Unanimous agreement among scientists: Earth to suffer major loss in species
"Understanding the degree of consensus within the scientific community will help policy makers to interpret scientific advice, improving the likelihood of successful of conservation initiatives," said study author Murray Rudd with the University of York. "The extremely high level of consensus demonstrated by these results underlines the urgency of preventing further damage to the natural world."
In addition, nearly 80 percent of respondents agreed that it was 'virtually certain' that human activities were accelerating species loss. Deforestation, habitat loss, climate change, pollution, overexploitation for food or medicine, disease, and invasive species are among a few of the big drivers of biodiversity decline worldwide.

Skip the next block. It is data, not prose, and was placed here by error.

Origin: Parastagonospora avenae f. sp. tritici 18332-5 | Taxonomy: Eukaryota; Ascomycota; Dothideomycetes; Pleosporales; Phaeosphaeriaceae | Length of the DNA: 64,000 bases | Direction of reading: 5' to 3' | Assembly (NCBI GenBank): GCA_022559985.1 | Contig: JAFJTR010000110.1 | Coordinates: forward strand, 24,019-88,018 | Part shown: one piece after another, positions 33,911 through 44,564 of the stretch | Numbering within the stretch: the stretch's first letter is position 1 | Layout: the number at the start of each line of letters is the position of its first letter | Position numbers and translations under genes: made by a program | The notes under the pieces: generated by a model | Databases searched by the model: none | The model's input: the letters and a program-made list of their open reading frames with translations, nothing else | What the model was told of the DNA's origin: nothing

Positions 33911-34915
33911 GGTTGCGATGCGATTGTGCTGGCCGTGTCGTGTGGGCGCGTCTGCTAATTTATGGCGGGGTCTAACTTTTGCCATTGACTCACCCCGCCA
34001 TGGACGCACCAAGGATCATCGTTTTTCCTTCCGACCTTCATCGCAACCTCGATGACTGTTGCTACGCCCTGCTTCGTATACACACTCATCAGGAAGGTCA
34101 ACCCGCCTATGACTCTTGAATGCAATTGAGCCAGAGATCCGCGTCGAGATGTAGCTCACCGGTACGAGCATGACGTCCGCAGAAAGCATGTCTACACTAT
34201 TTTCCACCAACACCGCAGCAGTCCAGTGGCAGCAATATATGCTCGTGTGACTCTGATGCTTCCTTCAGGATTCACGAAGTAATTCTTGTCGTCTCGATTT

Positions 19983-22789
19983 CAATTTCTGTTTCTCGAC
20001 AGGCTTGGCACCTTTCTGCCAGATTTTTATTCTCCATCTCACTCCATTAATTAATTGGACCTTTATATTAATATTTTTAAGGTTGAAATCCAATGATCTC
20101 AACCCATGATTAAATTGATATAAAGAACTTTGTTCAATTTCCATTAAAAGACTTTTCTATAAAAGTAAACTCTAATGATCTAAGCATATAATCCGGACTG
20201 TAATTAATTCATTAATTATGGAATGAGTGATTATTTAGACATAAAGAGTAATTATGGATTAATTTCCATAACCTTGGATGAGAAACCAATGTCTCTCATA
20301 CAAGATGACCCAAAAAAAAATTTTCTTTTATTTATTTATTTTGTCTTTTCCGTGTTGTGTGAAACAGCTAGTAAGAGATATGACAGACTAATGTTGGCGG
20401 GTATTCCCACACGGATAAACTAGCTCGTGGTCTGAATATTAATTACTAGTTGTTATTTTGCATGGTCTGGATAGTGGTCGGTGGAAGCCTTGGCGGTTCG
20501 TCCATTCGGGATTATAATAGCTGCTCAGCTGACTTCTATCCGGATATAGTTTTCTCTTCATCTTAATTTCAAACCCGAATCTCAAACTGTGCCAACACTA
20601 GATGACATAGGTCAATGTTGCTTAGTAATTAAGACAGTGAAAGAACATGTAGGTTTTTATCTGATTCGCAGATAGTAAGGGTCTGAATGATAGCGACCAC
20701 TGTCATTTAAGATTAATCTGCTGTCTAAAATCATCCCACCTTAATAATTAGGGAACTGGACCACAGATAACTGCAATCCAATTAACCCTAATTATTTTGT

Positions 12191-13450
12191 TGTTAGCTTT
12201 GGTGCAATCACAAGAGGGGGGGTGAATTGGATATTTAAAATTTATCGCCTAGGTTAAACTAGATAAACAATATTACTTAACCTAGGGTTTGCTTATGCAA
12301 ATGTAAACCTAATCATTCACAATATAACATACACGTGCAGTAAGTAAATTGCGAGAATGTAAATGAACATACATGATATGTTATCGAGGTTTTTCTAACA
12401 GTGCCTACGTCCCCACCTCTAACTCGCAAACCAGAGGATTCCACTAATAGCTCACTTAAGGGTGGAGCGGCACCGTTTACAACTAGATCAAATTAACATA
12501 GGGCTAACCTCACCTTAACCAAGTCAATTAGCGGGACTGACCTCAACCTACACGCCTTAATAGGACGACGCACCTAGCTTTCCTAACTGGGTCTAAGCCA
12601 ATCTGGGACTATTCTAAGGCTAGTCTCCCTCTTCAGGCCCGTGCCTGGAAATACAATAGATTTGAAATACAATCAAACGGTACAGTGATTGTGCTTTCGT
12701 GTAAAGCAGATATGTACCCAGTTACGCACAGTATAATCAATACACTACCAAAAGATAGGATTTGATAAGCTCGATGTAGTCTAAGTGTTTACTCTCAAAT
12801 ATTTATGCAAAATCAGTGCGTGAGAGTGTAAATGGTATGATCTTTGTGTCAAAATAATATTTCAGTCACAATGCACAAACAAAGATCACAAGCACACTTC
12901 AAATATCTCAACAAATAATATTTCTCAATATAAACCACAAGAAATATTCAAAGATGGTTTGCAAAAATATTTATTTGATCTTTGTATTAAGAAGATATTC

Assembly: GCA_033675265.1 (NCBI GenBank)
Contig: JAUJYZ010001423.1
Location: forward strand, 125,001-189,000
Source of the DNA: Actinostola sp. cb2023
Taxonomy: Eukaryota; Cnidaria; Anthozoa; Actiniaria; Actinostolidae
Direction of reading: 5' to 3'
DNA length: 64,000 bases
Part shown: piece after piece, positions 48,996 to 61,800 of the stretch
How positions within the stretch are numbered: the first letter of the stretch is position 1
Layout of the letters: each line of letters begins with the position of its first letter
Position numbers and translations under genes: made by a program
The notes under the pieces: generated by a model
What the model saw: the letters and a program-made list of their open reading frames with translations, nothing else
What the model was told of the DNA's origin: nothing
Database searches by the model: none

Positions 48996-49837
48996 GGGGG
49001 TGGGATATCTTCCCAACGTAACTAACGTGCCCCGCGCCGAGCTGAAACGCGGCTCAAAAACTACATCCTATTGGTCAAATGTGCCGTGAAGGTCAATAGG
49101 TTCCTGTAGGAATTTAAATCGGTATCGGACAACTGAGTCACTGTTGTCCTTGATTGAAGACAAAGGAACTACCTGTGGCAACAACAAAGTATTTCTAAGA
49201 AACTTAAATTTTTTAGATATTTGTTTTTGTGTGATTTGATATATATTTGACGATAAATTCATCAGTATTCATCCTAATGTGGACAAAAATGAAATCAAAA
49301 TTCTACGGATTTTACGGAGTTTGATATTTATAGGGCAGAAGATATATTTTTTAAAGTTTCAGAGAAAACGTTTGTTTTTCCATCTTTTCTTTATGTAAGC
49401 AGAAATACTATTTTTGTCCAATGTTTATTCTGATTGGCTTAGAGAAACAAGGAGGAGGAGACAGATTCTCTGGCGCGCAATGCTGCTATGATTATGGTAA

According to the survey, tropical coral reefs are the most likely to see extinctions. Eighty-eight percent of respondents familiar with coral reefs—the most biodiverse marine ecosystems on Earth—predicted that a serious loss was 'very likely' or 'virtually certain'. While coral reefs are suffering from pollution and overfishing, perhaps the most drastic impact is the ongoing rise of greenhouse gas emissions. Ocean acidification from rising carbon levels hurts a coral reef's ability to calcify, imperiling the ecosystem. In addition, rising sea temperatures and sea levels due to climate can cause coral bleaching, which has devastated whole reef systems. more